due diligence tunnel vision, due diligence investigations, vcheck global

The sheer size and significance of Foreign Corrupt Practices Act (FCPA) fines and enforcement actions over the past few years, with 2019 marking a peak year of FCPA enforcement, are good indicators that SEC and DOJ enforcement will continue their upward trend for the foreseeable future. Moreover, the role that third-party risk occupies in these actions reinforces the need for organizations reliant on third parties in high risk jurisdictions to obtain “finished intelligence products” as part of their due diligence rather than surface-level screenings and traditional public records research alone. By finished intelligence products, I am referring to due diligence investigations that combine both deep-dive open source research (OSINT) as well as human-intelligence inquiries (HUMINT), also known as source inquiries in the industry, which not only identify risks but convey the significance and long-term implications of those findings.

The Role of Source Inquiries in ‘Finished Intelligence Products’

Source inquiries represent a critical step in conducting integrity due diligence, particularly in jurisdictions that have historically posed a high FCPA risk and/or have sparse public records availability. Transparency International’s Corruption Perceptions Index visualizes what these high risk jurisdictions are, although some of the jurisdictions on its heat map do not accurately capture high levels of corruption in certain countries, so it should be referenced in conjunction with additional tools. While source inquiries may not always result in a smoking gun, a synergy of OSINT and HUMINT provides a fuller understanding of a target’s risk profile. Furthermore, neglecting source inquiries with regard to high risk relationships exposes decision makers to the worst risks of inadequate due diligence. Inflammatory information found in public sources should be corroborated, contextualized, or debunked before making a decision based on such information.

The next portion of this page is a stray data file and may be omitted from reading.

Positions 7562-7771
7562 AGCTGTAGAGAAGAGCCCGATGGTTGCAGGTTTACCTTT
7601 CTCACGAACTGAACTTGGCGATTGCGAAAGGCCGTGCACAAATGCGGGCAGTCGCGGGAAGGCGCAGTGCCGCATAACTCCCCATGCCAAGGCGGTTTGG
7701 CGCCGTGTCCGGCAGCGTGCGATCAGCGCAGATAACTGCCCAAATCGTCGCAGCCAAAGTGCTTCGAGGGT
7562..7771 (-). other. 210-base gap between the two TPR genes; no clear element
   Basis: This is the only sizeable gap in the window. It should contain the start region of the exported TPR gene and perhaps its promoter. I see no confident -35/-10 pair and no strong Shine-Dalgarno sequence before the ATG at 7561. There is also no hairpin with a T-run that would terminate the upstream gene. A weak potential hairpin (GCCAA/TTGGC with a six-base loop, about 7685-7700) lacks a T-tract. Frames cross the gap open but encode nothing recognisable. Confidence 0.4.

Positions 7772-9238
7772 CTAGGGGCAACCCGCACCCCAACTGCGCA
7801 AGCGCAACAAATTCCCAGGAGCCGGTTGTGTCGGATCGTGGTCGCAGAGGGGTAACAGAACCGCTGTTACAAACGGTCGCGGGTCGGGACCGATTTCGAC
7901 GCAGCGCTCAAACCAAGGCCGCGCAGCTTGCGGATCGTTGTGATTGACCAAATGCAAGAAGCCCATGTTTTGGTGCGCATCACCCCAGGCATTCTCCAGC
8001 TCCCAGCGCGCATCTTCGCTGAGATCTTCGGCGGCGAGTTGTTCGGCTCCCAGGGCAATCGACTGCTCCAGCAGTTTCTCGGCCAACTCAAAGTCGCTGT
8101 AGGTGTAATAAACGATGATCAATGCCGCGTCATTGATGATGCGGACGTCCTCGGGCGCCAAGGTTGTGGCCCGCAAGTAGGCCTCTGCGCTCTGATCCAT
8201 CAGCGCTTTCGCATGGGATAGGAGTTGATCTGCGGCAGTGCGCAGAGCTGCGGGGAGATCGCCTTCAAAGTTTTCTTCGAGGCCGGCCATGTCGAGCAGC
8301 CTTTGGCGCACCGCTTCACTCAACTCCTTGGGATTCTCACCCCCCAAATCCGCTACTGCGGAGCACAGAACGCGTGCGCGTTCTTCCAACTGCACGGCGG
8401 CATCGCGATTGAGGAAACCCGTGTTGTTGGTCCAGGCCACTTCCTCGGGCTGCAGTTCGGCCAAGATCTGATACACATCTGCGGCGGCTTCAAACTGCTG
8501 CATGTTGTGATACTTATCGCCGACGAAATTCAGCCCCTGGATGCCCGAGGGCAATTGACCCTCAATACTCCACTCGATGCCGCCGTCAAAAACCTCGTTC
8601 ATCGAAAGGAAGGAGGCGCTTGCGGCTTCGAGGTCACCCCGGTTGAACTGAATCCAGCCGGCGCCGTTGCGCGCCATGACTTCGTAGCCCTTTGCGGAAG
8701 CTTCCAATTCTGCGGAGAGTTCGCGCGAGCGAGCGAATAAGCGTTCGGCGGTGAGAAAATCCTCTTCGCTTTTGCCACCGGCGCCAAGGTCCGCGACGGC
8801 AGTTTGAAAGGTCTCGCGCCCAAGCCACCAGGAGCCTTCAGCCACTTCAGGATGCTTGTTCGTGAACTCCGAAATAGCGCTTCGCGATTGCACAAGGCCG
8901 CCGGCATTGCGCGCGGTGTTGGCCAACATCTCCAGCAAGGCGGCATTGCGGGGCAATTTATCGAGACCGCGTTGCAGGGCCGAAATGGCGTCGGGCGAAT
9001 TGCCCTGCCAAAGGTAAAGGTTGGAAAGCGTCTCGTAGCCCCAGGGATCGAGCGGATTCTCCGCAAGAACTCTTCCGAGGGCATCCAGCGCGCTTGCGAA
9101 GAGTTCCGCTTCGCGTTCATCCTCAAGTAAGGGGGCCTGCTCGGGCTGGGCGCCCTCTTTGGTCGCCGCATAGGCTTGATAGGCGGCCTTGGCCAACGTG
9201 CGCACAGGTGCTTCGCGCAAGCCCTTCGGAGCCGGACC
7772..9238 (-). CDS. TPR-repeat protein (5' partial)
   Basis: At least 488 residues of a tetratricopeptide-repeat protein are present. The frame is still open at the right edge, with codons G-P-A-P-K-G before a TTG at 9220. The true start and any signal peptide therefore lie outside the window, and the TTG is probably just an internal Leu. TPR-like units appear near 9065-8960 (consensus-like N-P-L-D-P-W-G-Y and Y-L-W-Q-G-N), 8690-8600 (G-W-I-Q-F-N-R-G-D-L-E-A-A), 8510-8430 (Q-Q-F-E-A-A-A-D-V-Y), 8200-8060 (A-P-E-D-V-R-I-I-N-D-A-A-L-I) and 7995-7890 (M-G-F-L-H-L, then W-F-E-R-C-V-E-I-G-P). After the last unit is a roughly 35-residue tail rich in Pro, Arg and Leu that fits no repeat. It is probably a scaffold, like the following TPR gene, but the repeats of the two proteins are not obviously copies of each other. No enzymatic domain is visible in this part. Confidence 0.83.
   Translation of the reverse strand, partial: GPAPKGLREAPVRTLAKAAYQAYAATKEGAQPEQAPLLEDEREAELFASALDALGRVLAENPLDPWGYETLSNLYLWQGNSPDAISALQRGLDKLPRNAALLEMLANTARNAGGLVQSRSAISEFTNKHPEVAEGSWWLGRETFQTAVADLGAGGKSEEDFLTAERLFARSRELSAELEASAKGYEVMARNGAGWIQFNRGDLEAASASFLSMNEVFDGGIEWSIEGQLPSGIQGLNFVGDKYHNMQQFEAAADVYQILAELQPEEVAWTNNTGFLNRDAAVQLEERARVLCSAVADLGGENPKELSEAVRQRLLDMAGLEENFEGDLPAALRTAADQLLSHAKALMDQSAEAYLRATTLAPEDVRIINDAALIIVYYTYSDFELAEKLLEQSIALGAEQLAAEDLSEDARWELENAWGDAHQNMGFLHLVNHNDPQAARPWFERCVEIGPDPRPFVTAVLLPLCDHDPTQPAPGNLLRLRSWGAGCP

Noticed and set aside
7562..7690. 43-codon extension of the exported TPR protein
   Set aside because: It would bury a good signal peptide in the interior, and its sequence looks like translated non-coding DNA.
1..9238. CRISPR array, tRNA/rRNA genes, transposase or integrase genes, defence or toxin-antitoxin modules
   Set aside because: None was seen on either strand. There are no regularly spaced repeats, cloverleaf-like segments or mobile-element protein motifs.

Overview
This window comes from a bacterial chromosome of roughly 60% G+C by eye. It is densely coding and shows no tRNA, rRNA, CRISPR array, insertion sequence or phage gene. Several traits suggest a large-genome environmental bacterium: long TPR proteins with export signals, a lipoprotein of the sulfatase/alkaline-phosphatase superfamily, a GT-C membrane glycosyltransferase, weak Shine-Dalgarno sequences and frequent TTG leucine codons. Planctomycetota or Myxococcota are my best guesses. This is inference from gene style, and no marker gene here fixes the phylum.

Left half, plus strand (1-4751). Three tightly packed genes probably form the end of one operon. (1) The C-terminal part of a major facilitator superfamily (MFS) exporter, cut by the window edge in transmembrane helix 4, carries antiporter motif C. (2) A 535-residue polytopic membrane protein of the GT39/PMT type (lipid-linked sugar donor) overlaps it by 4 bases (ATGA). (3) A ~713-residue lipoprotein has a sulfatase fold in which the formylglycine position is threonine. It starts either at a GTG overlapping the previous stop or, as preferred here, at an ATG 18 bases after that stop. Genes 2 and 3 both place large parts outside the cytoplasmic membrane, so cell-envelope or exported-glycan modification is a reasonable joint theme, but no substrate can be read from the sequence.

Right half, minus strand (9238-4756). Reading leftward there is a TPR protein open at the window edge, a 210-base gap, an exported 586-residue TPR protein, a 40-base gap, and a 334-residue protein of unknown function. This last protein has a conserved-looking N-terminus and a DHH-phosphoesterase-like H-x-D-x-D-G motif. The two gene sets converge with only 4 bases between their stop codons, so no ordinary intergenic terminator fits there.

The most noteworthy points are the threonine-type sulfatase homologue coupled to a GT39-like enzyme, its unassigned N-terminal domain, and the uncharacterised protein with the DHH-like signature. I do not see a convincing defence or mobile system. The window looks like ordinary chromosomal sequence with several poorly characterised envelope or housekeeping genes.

Map courtesy of Transparency International

Traditionally, conducting source inquiries has consisted of obtaining reputational commentary on a company and its principals. This commentary helps assess the subjects’ past performance and any risks associated with them, including corruption, litigation, sanctions, and political exposure. These lines of inquiry cannot be overlooked. However, companies or their due diligence providers often fall into the trap of “due diligence tunnel vision” by failing to obtain a broader analysis when initiating an investigation that contains both OSINT and HUMINT elements, which can enhance visibility into different forms of risk, contextualize the findings, and convey the findings’ long-term implications. These implications can range from business and ethical concerns (including FCPA-focused issues) to understanding how your partner manages their business in shifting regulatory environments and foreign markets. 

Sample Scenario: Understanding Risk Through a Finished Intelligence Product